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When I ask questions on stack overflow I try to make the title an actual question. Usually starting with on of the 5 w's who, what, when, where, why. I also try to make the questions reasonably specific to my situation.

Often I get a warning after typing my title that the question may be closed as subjective. It seems to me this is encouraging poor English and unclear question in titles.

My opinion is that a good title should always be phrased as a question but the bots seem to discourage this.

My most recent example is a question/answer I posted myself a few minutes ago: Why does chrome display the pop-up warning: "Changes you made may not have been saved." on every page exit?

It has happened to me on several other questions I have posted that were also clearly not subjective.

What about this question is "Subjective"?
How can I better phrase this and still make it a question following English grammer?
Or should I not be making it a question?
What is the actual criteria the bot uses to determine if something is subjective (so I can ask better questions in the future).

Oddly enough the title of this post was not called subjective. Thought it contains all the same elements. I assume that is because meta discussions are pretty much all subjective anyway.

  • I'm not talking about users flagging the post. I'm talking about the automated detection. Create a new question fill out the title and then when you select the description sometimes a pop-up states "this question appears to be subjective and may be closed by the community" – danielson317 Oct 6 '16 at 14:17
  • I edited the title to better reflect my question. – danielson317 Oct 6 '16 at 14:19
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    "Why" is probably the keyword that's triggering it. Most questions that ask "Why does this software platform do this?" are not able to be answered by anyone other than the person/people who programmed it. Maybe it'd be better to say "Chrome displays the warning "Change you made may not have been saved" when I foo the bar" or whatever it is you're trying to do. – Heretic Monkey Oct 6 '16 at 14:23
  • Why are you guys still upvoting the comment about the "flag"? The word flag does not occur in this post any longer. Look at the screenshot in this post: meta.stackoverflow.com/questions/266888/…. Which I found after posting this answers my question. – danielson317 Oct 6 '16 at 14:23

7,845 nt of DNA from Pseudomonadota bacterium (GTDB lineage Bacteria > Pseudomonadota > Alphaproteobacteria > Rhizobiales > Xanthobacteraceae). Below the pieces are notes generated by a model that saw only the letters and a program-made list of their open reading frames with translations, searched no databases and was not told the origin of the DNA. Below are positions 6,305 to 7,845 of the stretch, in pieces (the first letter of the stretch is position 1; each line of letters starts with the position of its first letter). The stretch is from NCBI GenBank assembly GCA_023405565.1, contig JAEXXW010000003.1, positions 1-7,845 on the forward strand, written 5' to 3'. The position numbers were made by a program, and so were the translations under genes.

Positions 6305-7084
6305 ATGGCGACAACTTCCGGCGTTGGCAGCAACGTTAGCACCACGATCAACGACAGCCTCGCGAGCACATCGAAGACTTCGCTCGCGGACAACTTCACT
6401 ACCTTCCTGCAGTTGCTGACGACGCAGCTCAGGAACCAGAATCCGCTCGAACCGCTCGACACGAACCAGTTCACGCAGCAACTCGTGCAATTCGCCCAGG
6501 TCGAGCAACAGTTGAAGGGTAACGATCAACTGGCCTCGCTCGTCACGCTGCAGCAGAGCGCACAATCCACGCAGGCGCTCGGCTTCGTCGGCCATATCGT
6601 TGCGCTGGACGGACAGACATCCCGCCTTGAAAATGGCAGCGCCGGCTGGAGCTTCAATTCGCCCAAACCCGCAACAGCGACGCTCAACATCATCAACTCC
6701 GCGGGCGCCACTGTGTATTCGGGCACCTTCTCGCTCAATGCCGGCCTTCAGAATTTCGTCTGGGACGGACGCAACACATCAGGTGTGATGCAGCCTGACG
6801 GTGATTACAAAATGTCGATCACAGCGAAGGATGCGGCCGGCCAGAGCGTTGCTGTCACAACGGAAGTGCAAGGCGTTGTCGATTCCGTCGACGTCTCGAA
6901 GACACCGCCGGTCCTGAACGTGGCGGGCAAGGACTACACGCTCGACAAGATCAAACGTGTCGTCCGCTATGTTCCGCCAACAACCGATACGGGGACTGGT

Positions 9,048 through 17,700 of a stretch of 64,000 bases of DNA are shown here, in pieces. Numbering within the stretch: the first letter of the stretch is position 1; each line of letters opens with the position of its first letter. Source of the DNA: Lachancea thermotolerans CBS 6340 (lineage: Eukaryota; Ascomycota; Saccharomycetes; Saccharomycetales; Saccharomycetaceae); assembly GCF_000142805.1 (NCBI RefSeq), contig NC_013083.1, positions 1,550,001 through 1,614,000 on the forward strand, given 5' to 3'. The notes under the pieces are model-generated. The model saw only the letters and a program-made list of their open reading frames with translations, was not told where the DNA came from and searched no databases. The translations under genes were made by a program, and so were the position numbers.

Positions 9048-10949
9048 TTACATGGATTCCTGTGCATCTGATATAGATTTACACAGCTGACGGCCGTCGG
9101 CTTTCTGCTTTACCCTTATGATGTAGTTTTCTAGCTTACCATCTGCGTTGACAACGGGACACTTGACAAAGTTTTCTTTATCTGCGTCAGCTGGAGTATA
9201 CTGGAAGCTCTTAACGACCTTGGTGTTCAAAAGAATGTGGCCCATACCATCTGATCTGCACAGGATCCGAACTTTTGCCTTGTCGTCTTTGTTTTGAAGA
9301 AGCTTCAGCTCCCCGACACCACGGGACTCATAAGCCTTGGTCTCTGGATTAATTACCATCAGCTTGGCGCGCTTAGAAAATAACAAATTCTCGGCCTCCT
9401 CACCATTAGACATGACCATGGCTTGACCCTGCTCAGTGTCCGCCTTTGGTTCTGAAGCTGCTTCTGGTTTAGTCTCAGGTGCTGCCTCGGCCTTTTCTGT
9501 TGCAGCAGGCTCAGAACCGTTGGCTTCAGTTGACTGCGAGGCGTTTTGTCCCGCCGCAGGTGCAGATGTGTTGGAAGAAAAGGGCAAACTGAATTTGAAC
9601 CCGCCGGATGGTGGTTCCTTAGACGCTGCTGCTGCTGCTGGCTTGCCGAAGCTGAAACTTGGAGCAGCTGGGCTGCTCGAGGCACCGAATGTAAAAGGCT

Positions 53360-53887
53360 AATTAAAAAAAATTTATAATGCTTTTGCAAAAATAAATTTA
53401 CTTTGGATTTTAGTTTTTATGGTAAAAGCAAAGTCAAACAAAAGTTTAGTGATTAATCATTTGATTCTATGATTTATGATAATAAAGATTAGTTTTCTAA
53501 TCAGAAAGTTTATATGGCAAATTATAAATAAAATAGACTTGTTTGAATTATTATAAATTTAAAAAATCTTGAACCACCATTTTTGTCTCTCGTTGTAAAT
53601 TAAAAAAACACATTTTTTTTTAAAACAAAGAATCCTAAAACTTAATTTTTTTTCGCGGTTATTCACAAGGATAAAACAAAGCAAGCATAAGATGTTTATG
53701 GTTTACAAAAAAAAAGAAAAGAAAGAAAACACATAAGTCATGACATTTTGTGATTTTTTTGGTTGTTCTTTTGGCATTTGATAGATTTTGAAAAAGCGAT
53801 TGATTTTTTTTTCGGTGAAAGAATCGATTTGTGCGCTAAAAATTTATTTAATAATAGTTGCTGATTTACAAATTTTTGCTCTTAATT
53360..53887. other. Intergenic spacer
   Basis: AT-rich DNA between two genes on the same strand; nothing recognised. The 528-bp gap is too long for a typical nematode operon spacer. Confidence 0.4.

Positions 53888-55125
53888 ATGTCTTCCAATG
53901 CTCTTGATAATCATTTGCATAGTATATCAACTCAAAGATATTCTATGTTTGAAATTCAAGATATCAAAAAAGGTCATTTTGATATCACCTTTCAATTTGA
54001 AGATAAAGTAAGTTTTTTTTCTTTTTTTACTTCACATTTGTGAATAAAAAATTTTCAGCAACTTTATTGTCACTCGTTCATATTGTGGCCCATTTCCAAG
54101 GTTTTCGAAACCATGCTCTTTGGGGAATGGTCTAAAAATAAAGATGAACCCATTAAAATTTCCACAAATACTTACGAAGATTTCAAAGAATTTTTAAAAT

• @MikeMcCaughan I could rephrase my question that way but then it wouldn't be a proper English sentence. Should proper English really be discouraged? – danielson317 Oct 6 '16 at 14:24
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    "..a good title should always be phrased as a question" - I'd disagree with that. I'd prefer you just state the problem. You can ask the more detailed question in the actual question text. – Paulie_D Oct 6 '16 at 14:32
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    The notion that „proper English is discouraged“ because an imperfect algorithm is showing a small hint is hyperbolic. – Pekka 웃 Oct 6 '16 at 14:32
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    The text I wrote is a proper English sentence, I assure you. – Heretic Monkey Oct 6 '16 at 14:35
  • I suppose saying proper English is discouraged could be an exaggeration. But I rarely see good grammer in posts and often see very, very poor grammer. Perhaps I'm not pointing to the correct cause but my logic is not unreasonable to consider. – danielson317 Oct 6 '16 at 14:36
  • @MikeMcCaughan It's not a question though. As this is a question and answer forum it seems good questions should be encouraged. – danielson317 Oct 6 '16 at 14:37
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    Interesting that you are obsessing over whether the title is a proper English question, when you are spelling grammar incorrectly, but I digress. You could tack on "How can I fix this behavior?" to the title if you must. The key here, as it notes on How to Ask, is that you "Write a title that summarizes the specific problem", not that it be a question. – Heretic Monkey Oct 6 '16 at 14:43
  • @JoshCaswell thank you that was helpful. – danielson317 Oct 6 '16 at 19:07
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That message is based on a heuristic. It's obviously not perfect. There are going to be some number of non-subjective questions that trigger it, and some subjective questions that don't. It's merely something to tell the author to look into it further.

It's not like the questions are automatically closed based on the heuristic. It still takes 5 users to actually close the question as being opinion based.

  • I dis not know it was heuristic. Thats impressive and good to know. Also kind of sad that a well written question is often a bad one. – danielson317 Oct 6 '16 at 19:06

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